Trump orders use of sanctions to punish election interference

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Donald Trump has signed an executive order allowing for sanctions over election meddling amid fears Russia, China, Iran and North Korea could target the November midterms.

Mr. Bolton said the president made clear his support for US spy agencies, imposed sanctions on Russian Federation and took other actions such as the executive order.

Within 45 days after any U.S. election, the intelligence services will have to evaluate whether there were attempts by a foreign government or person acting as an agent of another government to interfere with the election, according to the decree.

And after a closed-door meeting with Russian President Vladimir Putin in July, Trump said he believed Putin when he denied that Russia did not try to sway the 2016 election, despite the US intelligence community's public findings implicating the Kremlin.

Trump's executive order declares that a "national emergency" exists linked to possible foreign interference in the U.S. elections, a declaration that creates a legal basis for the future imposition of sanctions linked to that issue.

As per news reports, the order would put the CIA, the National Security Agency, the Department of Homeland Security and the Office of the Director of National Intelligence in charge of determining whether meddling has taken place.

USA intelligence agencies concluded that entities backed by the Kremlin sought to boost Republican Trump's chances of winning the White House in the 2016 election against his Democratic opponent, Hillary Clinton.

He named Russia, China, North Korea and Iran as countries who could have the capability to interfere in the November midterms and were being monitored by USA intelligence.

US Director of National Intelligence Dan Coats speaks during a press briefing at the White House in Washington, DC, on August 2, 2018.

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The State and Treasury departments will then be the ones to decide on the appropriate sanctions to recommend and impose, Bolton said.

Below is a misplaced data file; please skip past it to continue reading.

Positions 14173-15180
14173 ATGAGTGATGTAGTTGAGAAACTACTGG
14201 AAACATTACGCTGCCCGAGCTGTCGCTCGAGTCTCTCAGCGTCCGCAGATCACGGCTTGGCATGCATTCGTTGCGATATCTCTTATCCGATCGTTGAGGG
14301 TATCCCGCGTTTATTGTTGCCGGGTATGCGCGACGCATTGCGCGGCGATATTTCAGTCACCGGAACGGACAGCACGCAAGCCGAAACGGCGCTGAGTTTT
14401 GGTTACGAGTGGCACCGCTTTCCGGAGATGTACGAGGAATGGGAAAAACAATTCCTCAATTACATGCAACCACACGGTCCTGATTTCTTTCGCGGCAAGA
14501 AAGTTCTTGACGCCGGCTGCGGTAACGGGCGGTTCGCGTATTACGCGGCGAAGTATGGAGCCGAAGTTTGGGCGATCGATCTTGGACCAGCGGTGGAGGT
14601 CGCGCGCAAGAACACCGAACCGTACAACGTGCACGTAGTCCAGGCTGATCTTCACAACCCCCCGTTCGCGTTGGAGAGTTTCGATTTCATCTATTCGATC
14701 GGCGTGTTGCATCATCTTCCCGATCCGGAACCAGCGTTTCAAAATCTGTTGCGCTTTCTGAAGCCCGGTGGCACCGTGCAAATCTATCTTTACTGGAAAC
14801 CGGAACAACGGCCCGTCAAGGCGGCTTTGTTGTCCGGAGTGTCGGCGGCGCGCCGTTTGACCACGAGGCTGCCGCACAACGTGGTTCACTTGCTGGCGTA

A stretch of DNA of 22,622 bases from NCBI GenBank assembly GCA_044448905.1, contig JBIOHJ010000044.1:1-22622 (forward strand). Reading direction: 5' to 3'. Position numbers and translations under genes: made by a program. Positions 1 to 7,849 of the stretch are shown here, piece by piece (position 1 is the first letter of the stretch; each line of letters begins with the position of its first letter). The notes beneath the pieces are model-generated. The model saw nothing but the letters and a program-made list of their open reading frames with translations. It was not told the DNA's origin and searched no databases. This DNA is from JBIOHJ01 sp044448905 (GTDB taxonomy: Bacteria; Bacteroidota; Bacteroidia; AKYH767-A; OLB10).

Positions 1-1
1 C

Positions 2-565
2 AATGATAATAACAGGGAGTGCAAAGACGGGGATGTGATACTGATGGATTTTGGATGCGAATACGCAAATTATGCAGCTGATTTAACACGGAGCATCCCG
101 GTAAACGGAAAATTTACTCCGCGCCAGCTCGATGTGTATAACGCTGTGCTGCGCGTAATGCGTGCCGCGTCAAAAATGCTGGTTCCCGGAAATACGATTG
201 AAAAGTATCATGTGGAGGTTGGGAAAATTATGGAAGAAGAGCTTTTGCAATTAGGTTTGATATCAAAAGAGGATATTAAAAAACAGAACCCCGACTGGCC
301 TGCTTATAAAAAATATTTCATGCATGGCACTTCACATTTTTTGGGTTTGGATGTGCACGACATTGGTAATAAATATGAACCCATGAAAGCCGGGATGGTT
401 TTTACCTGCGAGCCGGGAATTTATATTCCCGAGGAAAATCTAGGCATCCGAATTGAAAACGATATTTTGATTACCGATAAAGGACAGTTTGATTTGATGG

The executive order comes as bills in the House and Senate have gained support that would require sanctions against any government or person determined to have engaged in electoral interference.

"Basically it's a further effort among several that the administration has made to protect the United States against foreign interference in our elections, and really our political process more broadly", Bolton said. "We must make sure Vladimir Putin's Russian Federation, or any other foreign actor, understands that we will respond decisively and impose punishing consequences against those who interfere in our democracy".

"My people came to me, Dan Coats came to me and some others, and said they think it's Russia", Trump said.

"We remain woefully underprepared to secure the upcoming elections, and an executive order is simply no substitute for congressional action".

The order will help ensure the administration is "doing every possible thing we can" to prevent and assess election meddling, Coats said.

In a statement the Democratic National Committee said Trump's order "does nothing to hold Russian Federation accountable" for 2016.

"While the President appears to acknowledge that foreign actors will continue to attempt to interfere in our elections, he makes no mention of previous Russian attacks", they alleged. He has cited U.S. sanctions and the expulsion of alleged Russian spies from the US. Chris Van Hollen, D-Md., are pushing a bill that would prohibit foreign governments from purchasing election ads, using social media to spread false information or disrupting election infrastructure. Russian entities have not targeted those systems to the degree they did in 2016, Coats said Wednesday.

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